“But only a small subsection of older people have the resources and desire to move,” Charles A. Smith, chief of planning and evaluation for the Montgomery County’s division on aging, said.  

Additionally, people are afraid of crime, but much more than they should be, Smith noted.

“The percentage of older adults who are victims of crime is infinitesimal,” he said.

Maryland is the 9th most violent state in the country, according to the Governor’s Office of Crime Control and Prevention, which calculated crime rates per 1,000 people. A bulk of Maryland’s crime is concentrated in the urban areas of Baltimore City and Prince George’s County, state crime data shows

The yearly crime report released by the Maryland State Police does not classify the number of crimes that are committed against senior citizens. 

Despite higher taxes and some crime, “there are people who choose Maryland because it offers everything from mountains to beaches and access to better health care,” said Rosenthal.

State tourism officials cite the array of mountainous areas in the western part of the state and the beach destinations on the Eastern Shore--all within about a three-hour drive from Baltimore and Washington, D.C. The capital region also offers a close proximity to D.C.’s museums and attractions, tourism officials say.

Maryland is also home to state-of-the-art medical facilities, such as Johns Hopkins Hospital in Baltimore.

Rosenthal said some elders may be drawn to places like Florida because of the weather, and it has no income taxes.

However, “Florida has lost some of its glimmer,” said Tom Wetzel, president of Retirement Living Information Center, Inc., a Connecticut-based online resource for people planning retirement.

In the past, retirees sought warmer climates, but he said that now  “people are less inclined to be in a hot climate all the time. People are liking the four seasons.”

As the popularity of states have changed, Arizona, Texas, the Carolinas and Mid-Atlantic states like Maryland, Virginia and Pennsylvania are becoming more popular, Wetzel said.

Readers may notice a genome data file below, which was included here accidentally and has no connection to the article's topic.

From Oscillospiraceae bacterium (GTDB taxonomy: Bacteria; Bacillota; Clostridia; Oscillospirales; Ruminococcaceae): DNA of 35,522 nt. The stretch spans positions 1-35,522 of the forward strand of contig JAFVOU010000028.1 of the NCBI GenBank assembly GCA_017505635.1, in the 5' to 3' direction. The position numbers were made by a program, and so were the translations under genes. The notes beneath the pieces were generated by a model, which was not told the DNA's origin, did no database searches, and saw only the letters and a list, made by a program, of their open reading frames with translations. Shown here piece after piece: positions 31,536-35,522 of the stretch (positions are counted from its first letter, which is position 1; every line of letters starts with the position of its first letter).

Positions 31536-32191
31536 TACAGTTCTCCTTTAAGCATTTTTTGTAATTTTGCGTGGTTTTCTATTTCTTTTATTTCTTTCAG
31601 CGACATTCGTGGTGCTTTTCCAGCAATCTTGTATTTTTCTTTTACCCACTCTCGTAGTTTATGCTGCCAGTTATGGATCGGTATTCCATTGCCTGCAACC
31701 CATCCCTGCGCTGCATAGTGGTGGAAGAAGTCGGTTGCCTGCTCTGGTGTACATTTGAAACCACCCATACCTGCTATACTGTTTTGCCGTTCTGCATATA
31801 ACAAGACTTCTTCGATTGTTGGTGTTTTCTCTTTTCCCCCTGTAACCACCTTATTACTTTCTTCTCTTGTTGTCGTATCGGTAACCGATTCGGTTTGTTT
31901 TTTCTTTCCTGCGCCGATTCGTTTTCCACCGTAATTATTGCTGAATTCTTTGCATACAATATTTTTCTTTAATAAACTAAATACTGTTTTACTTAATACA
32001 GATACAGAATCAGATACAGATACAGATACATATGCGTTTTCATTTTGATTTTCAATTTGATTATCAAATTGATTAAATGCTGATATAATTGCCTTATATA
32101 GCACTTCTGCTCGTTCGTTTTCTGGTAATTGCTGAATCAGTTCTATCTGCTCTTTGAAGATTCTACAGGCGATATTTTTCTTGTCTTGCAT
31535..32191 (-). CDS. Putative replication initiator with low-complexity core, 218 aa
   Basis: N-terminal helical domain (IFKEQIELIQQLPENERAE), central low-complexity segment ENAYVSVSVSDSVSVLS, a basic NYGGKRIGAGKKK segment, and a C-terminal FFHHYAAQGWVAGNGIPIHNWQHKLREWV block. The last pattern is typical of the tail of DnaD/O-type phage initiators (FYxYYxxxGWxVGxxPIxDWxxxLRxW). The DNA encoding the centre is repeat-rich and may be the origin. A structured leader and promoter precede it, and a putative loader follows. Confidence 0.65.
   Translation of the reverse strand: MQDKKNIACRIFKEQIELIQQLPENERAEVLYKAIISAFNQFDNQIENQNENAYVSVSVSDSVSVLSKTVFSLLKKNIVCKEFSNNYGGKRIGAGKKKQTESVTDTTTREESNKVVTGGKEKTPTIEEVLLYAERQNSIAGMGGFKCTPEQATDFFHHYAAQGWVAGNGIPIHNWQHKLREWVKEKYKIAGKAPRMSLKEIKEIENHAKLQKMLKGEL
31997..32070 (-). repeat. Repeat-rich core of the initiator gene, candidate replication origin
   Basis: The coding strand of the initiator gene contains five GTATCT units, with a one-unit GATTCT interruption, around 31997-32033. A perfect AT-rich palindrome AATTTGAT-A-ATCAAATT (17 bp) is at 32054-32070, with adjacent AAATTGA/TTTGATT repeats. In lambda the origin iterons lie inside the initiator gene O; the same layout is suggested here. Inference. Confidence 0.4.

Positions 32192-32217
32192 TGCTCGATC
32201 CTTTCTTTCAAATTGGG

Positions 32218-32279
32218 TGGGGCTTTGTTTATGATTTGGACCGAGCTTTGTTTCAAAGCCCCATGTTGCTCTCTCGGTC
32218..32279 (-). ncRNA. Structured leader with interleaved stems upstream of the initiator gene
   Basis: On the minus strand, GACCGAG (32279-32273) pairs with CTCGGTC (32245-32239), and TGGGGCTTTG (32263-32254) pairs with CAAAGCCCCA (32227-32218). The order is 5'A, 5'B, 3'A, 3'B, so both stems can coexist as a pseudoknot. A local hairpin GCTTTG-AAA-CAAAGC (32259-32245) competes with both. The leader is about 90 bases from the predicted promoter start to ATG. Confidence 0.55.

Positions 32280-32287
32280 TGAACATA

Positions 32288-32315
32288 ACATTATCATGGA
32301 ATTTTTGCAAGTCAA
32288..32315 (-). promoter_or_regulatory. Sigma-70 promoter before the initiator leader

“Maryland has some wonderful resources and it’s really all about quality of life,” Rosenthal said. She said Maryland officials focus on the idea of “livable communities” that offer services, access to health care, grocery stores, walkability, etc.

“They want to stay active and are looking for places that allow them to contribute and remain engaged,” she said.

Also, older Marylanders and retirees prefer not to move, said Tiffany Lundquist, spokeswoman for AARP Maryland. “They’re redefining retirement.” 

That means they are looking to be active in second careers, opportunities to volunteer and more, she said.

Lundquist noted that “fewer than 5 percent of people 55 and over move in any year.”  

“We do know that the most important considerations when people retire is they want to be near friends and family,” she said. “They want to stay in the communities where they put down roots, and if Maryland is where they built their life, then Maryland is a terrific place for them to retire.”

Bill Hussein O'Stalin October 23, 2012 at 05:53 AM
I read the article at the link. NOWHERE in the article is South Carolina mentioned as the Patch article suggests.
Murphy November 17, 2012 at 12:45 PM
Wow! This is a propaganda piece if I have ever seen one. Anyone thinking about retiring in Maryland is an Idiot.